This feature works by measuring the proximity between your iPhone and your AirPods, and will send a notification with its last known location. But far too often now, I'll get these as I'm walking home, or on a train, or just sitting down.

This isn't good. It reinforces a growing narrative that the software quality of some Apple apps is degrading, and one of the worst things that a user can feel when using a product is frustration.

This is what's happening now to FindMy, and hopefully, once iOS 16 is announced, we'll see this feature either fixed or replaced with a better method for judging proximity between devices.

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My one wish for iOS 16 is to fix FindMy and its broken notifications from iOS 15

Let me set the scene: I was walking back from a friend's house one evening, and I receive the first of two notifications that I've left my AirPods Pro somewhere, along with with an approximate address. However, after a frenzied check, I found they were still in my pocket.

This has happened numerous times before, ever since iOS 15 launched in September 2021. Even when my AirPods Pro were replaced the month after, the issue remains to this day – and it's a notification that can cause me anxiety in record time.

Having to quickly check my pockets or my bag to see if the AirPods case and two earphones are there can result in a frustrating swipe on my Apple Watch to be rid of the FindMy notification. It's got to the point where I'm tempted to remove my AirPods from the app completely.

Frankly, it's ridiculous that these false notifications are still occurring, especially as I was hoping for it to be fixed in iOS 15.4. But as it still remains, and the fact that it's not a hardware issue, what could it be?

One false notification is more than enough

FindMy showing missing notification on AirPods

(Image credit: TechRadar)

FindMy has been around since iOS 5, where it was previously called Find My Friends, and used as a way of keeping track of friends and family who would allow their devices to be followed through the app.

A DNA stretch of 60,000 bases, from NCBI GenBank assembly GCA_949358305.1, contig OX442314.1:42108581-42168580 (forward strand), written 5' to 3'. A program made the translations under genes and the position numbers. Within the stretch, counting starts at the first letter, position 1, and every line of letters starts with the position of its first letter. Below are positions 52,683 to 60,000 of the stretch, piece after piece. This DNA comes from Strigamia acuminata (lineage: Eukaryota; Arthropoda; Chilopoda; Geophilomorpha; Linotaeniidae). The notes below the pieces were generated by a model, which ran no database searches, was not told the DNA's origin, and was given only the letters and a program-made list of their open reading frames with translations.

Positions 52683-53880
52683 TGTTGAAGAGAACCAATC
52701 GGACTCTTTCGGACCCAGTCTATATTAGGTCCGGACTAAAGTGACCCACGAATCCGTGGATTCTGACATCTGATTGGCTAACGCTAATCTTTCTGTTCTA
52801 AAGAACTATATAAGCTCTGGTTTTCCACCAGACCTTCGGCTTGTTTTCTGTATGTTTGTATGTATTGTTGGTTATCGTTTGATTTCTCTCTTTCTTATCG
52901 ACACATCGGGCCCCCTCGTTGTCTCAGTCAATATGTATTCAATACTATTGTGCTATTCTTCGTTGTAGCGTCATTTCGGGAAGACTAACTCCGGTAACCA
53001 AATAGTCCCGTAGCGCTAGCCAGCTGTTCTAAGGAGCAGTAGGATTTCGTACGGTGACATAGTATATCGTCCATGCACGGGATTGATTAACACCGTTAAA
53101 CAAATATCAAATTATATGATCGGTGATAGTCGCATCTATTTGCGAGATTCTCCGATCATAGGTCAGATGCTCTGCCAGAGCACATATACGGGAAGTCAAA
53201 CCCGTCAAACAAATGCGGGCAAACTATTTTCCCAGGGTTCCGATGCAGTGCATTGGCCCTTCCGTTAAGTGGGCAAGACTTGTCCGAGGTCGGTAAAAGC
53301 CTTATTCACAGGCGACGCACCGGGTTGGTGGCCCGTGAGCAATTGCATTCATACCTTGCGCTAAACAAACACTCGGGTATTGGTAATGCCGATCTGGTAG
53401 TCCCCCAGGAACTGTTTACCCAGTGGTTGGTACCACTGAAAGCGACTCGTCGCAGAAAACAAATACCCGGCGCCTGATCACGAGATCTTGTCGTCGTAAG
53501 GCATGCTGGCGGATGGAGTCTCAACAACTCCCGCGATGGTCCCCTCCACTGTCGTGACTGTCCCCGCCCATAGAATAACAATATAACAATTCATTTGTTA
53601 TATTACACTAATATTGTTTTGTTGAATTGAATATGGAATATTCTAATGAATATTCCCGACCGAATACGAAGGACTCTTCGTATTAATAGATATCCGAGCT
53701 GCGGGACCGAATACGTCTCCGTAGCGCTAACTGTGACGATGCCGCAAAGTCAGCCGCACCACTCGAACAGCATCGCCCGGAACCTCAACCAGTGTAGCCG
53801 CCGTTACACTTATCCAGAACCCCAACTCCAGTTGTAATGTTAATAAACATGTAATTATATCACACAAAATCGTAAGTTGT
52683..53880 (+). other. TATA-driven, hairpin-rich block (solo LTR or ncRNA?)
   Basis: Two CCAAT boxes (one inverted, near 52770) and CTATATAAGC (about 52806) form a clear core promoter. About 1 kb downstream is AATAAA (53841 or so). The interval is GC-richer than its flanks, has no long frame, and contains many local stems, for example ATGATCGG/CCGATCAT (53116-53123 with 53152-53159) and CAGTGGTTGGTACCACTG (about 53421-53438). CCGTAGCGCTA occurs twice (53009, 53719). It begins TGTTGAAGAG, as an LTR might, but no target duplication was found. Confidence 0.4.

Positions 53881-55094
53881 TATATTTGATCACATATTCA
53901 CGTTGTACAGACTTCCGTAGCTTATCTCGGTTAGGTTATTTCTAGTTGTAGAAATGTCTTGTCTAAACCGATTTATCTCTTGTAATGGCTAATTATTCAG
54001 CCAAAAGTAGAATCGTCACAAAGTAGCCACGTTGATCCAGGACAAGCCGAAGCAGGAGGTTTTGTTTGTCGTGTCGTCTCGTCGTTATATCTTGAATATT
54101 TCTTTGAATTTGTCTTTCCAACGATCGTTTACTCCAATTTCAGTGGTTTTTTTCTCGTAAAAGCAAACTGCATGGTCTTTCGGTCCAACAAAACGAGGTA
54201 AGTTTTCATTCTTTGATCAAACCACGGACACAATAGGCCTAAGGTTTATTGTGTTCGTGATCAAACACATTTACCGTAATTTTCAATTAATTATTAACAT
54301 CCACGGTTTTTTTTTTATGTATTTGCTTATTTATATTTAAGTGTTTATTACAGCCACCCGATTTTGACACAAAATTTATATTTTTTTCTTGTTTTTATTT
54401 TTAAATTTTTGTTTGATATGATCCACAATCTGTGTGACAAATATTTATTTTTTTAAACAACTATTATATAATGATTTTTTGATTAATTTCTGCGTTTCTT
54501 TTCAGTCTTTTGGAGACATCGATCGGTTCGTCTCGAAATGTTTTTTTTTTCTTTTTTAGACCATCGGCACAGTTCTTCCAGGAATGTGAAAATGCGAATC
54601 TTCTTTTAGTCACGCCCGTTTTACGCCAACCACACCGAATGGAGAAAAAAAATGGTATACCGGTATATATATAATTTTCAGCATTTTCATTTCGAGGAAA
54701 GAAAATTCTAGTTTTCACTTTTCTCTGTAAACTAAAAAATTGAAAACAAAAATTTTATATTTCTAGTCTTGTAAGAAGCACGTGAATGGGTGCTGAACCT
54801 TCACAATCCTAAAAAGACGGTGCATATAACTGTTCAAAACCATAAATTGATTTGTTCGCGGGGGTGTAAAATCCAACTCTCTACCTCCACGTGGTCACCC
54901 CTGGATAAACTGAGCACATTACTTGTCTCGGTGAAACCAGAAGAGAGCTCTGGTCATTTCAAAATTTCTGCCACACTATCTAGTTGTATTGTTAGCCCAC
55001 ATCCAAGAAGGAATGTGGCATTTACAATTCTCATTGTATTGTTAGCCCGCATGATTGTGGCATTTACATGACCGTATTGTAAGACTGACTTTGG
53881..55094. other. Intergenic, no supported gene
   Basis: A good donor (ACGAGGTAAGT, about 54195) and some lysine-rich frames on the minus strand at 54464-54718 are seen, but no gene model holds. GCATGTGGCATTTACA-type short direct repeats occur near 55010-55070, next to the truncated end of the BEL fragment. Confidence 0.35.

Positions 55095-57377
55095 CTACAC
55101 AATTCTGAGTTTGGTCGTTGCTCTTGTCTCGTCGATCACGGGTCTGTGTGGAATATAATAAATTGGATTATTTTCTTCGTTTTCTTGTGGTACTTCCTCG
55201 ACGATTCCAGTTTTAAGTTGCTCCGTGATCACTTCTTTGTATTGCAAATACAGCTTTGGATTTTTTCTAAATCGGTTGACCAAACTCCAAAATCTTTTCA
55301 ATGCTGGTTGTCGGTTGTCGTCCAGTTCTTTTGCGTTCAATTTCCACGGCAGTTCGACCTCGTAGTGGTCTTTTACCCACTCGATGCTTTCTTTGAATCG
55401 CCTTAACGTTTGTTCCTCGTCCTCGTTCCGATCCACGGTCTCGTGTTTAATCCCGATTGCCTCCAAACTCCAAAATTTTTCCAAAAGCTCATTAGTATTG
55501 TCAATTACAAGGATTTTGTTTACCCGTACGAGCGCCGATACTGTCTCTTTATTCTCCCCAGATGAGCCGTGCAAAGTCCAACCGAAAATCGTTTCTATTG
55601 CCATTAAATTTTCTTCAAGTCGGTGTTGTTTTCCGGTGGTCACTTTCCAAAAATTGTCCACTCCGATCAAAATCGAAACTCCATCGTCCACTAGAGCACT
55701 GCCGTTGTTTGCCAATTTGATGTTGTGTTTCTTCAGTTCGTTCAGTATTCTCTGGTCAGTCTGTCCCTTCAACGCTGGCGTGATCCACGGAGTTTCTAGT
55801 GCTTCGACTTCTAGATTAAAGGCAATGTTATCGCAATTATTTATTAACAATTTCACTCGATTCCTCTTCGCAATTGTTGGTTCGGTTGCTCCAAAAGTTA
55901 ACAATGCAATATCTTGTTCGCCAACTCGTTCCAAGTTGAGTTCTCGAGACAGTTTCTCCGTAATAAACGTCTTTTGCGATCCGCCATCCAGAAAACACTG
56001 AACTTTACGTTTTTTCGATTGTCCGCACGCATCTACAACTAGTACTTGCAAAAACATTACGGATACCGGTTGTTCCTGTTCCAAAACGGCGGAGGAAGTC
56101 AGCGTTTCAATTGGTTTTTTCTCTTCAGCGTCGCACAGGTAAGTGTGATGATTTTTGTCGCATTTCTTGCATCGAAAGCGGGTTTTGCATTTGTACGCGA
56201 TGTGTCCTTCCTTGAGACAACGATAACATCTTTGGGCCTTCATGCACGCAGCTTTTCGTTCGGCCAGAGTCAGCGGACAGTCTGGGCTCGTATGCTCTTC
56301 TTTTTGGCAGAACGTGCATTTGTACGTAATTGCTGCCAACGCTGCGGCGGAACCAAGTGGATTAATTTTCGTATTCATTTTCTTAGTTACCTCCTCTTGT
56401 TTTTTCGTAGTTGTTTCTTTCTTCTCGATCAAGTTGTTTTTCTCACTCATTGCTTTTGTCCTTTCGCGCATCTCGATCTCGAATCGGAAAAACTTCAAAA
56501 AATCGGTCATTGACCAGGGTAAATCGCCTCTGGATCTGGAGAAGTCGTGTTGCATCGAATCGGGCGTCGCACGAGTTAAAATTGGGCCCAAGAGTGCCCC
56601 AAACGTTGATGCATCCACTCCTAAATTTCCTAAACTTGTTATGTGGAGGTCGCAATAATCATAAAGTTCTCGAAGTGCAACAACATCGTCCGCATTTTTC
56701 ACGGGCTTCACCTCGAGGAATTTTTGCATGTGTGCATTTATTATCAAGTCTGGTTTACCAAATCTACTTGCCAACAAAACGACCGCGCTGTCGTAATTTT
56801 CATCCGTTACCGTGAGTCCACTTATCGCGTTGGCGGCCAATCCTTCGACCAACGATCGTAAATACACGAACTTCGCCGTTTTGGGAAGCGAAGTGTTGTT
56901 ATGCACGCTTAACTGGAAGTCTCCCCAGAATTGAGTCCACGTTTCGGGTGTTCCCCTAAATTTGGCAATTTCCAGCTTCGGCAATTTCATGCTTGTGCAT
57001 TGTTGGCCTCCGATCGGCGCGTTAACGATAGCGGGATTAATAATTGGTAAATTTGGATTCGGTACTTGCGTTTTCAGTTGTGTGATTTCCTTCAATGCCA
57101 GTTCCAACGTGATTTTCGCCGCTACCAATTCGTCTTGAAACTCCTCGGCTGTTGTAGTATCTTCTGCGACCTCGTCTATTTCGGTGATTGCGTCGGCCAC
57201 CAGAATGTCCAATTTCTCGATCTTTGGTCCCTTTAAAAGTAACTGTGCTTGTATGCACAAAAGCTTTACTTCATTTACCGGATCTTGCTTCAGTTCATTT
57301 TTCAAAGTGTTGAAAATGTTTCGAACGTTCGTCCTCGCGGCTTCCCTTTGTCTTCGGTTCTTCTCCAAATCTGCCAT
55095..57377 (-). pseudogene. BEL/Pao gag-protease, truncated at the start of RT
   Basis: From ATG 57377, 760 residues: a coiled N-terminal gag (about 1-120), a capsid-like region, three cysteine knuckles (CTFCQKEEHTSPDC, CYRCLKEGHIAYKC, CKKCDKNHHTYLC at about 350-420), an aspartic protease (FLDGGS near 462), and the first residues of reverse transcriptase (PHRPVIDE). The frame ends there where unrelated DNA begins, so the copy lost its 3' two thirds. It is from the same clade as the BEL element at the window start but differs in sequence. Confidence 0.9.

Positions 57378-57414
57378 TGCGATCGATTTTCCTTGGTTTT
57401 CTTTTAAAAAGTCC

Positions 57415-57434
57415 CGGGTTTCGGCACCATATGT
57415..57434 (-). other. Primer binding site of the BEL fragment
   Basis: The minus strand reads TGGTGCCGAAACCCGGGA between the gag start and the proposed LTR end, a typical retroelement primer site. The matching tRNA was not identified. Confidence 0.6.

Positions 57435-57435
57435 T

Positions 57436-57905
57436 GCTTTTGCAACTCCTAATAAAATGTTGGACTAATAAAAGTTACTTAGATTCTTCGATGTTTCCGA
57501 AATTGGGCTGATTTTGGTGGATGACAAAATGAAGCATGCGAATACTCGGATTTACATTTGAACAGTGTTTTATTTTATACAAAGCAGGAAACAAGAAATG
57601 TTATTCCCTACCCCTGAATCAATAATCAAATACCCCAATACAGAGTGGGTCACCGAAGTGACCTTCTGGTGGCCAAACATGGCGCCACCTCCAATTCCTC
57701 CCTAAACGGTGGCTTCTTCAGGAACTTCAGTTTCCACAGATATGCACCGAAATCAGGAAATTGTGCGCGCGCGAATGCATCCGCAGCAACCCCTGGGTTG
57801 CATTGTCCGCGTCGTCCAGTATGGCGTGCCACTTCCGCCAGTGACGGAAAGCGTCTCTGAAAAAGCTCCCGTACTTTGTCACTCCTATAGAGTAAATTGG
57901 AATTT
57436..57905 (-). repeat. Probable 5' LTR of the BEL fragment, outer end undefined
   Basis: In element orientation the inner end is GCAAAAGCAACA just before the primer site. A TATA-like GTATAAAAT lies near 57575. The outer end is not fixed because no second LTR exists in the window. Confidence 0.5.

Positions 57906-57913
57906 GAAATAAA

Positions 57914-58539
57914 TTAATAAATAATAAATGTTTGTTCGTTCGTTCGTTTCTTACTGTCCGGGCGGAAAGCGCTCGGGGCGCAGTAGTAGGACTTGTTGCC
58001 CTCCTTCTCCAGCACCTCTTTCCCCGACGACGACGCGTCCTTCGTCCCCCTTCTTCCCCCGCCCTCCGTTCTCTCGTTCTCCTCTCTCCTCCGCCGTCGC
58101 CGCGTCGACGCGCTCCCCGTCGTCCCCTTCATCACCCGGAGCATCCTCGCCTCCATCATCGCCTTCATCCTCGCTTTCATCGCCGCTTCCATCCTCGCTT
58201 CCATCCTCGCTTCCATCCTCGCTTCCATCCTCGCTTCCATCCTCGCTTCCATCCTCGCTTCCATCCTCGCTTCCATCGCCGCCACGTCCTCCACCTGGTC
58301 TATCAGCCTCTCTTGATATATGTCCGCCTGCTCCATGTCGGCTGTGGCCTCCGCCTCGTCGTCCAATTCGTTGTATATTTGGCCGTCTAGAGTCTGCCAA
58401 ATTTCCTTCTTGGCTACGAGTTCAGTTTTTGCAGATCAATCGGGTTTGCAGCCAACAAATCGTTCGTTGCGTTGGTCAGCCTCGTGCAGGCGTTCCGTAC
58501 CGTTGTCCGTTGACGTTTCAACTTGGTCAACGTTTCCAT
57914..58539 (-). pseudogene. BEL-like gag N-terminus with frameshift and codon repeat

But in 2019 it was turned into FindMy, where you could look at all your devices registered to your Apple ID, and in 2020, with the introduction of AirTags, other products could be registered to the app.

I've never had an issue with Find My. In fact, I've found it to be a useful app to play a sound from my iPhone for when I'd lose it deep in the couch, for example. But my patience is starting to wear thin with these notifications.

The above image is when I received the final notification, after my walk home, where this appeared as I was sitting down at home, playing Fortnite.

Granted, I can go to my AirPods Pro in FindMy, go to 'Notify When Left Behind', and switch this off. But, what happens if I actually do lose my AIrPods?

It only takes one mistake to leave them behind, and as AirPods, bafflingly, don't have an AirTag or a speaker built into their cases, it can be tricky to find them, ironically.

This feature works by measuring the proximity between your iPhone and your AirPods, and will send a notification with its last known location. But far too often now, I'll get these as I'm walking home, or on a train, or just sitting down.

This isn't good. It reinforces a growing narrative that the software quality of some Apple apps is degrading, and one of the worst things that a user can feel when using a product is frustration.

This is what's happening now to FindMy, and hopefully, once iOS 16 is announced, we'll see this feature either fixed or replaced with a better method for judging proximity between devices.

TechRadar – All the latest technology news